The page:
Well I think that's right. I think that for most people beating the market is the most important thing and maximizing return. I believe that it's not important to beat the market when the market does well which is most of the time our clients want to beat the market when it does poorly. Right. And if we can deliver let's say average return in the good years and above average returns in the bad years we will have above average returns overall below average volatility especially good performance in the bad times which is when I think you need it and had the clients in addition to managing risk. Okay consistency. Okay. You know we and our clients don't have the objective of being in the top 5 percent of money managers in a given year and we're unwilling to be in the bottom five. They want consistency. Number three is we are only active in the less efficient markets where we think hard work and skill can pay off.

So that's really interesting and it won't interrupt you for a second because I think a lot of people who listen to this show they hear me talk about like why are you buying you know a U.S. growth fund when you could buy the index. Yes.

Explain what your decision and why that decision is different and what those markets present to you my first 10 years at Citibank were spent in the equity research department from 68 to 78. I ended up as director of research for the last few years and then I was moving over to money management and the boss said What do you want to do. I said Alz I'll do anything except spend the rest of my life choosing between Mercan Lily. I mean there there are such a thing. You know I went to the University of Chicago in the mid 60s when they were just starting to talk about market efficiency. It's a concept that was developed there and taught there and market efficiency basically says that if everybody understands the market knows about it has the data is highly motivated to participate and so forth that their efforts will drive out of existence all the bargains and everything will come up being priced fairly for the risk right. I believe in the concept of market efficiency. I don't believe that any markets are fully efficient but as I say I don't think you can if you said to me you know you can work here for the next 50 years.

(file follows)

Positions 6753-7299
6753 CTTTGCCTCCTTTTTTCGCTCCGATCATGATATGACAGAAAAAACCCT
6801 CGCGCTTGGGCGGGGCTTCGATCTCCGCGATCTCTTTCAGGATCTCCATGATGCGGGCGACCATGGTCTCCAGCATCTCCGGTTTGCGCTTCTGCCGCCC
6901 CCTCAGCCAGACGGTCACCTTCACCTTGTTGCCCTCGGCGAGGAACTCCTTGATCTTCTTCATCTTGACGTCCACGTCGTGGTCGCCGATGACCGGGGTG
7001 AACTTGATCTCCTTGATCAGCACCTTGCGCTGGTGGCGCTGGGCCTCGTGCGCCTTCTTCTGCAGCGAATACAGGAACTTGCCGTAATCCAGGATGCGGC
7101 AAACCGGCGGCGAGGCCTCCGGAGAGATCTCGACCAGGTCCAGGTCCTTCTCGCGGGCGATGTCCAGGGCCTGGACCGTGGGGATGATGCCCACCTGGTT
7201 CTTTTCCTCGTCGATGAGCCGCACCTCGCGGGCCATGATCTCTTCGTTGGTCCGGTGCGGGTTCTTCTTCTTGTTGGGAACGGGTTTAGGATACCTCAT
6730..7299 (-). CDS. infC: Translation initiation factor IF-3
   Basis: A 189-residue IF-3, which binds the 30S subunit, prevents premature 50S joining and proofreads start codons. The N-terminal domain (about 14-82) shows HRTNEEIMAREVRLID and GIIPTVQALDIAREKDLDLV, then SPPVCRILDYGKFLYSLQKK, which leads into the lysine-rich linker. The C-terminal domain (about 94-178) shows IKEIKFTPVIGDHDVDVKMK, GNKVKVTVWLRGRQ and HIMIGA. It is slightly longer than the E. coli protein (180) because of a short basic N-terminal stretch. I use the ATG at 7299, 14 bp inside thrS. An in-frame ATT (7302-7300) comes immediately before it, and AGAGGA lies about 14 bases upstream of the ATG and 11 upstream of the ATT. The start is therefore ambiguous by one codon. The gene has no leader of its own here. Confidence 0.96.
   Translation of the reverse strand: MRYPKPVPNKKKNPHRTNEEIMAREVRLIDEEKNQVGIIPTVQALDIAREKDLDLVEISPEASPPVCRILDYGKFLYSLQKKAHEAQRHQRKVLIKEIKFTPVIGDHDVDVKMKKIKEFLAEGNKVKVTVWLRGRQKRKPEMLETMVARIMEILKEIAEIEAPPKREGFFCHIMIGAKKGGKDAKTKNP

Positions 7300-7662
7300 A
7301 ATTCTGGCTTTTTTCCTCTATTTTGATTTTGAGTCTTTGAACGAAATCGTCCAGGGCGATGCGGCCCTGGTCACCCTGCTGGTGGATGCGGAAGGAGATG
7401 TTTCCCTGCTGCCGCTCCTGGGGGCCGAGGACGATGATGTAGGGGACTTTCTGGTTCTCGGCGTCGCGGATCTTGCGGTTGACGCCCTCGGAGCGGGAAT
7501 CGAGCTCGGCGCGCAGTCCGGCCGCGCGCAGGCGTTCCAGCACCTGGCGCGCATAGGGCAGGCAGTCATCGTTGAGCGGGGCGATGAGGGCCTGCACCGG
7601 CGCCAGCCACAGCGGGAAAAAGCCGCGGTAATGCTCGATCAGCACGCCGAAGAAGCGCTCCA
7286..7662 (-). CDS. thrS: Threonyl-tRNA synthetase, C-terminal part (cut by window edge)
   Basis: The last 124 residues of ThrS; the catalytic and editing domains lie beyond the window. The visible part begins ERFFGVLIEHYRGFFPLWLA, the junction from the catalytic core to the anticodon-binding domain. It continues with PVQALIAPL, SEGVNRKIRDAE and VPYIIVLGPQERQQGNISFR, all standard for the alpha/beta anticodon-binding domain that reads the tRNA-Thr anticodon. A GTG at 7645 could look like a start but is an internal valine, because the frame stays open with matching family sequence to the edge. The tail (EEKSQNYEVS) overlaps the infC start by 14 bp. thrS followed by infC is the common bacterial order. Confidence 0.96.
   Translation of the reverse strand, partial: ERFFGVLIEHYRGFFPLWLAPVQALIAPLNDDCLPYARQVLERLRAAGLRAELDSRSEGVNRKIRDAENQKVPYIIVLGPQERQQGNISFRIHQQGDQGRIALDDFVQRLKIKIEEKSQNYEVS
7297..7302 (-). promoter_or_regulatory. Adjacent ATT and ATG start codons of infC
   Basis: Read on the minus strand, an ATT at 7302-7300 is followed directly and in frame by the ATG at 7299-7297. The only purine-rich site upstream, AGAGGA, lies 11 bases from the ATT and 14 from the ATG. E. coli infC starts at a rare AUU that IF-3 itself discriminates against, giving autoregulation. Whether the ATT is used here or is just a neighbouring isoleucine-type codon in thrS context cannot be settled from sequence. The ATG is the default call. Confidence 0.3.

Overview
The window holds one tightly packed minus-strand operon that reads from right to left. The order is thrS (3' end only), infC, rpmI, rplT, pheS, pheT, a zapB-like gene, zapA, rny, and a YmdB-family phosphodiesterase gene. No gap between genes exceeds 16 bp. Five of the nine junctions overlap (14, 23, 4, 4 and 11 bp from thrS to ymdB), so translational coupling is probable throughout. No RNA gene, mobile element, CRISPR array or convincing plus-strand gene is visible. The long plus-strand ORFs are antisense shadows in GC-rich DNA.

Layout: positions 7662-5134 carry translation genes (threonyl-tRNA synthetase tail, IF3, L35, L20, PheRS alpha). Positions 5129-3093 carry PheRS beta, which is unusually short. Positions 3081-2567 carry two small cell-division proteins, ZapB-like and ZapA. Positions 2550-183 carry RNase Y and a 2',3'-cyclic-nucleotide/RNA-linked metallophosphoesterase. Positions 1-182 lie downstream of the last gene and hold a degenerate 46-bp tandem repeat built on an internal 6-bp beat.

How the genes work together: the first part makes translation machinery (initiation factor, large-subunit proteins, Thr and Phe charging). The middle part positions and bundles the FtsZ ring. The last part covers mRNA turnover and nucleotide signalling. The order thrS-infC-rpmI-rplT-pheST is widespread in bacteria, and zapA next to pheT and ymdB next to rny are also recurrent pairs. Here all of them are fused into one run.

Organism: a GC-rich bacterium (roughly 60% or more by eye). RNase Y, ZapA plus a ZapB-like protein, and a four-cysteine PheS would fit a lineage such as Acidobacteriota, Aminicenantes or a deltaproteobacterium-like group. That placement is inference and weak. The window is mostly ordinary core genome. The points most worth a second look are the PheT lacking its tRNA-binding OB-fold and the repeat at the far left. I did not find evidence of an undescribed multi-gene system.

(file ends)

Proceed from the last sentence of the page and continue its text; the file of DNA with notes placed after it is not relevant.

About the Author

Jacob Wolinsky
Jacob Wolinsky is the founder of ValueWalk.com, a popular value investing and hedge fund focused investment website. Prior to ValueWalk, Jacob was VP of Business Development at SumZero. Prior to SumZero, Jacob worked as an equity analyst first at a micro-cap focused private equity firm, followed by a stint at a smid cap focused research shop. Jacob lives with his wife and four kids in Passaic NJ. - Email: jacob(at)valuewalk.com - Twitter username: JacobWolinsky - Full Disclosure: I do not purchase any equities anymore to avoid even the appearance of a conflict of interest and because at times I may receive grey areas of insider information. I have a few existing holdings from years ago, but I have sold off most of the equities and now only purchase mutual funds and some ETFs. I also own a few grams of Gold and Silver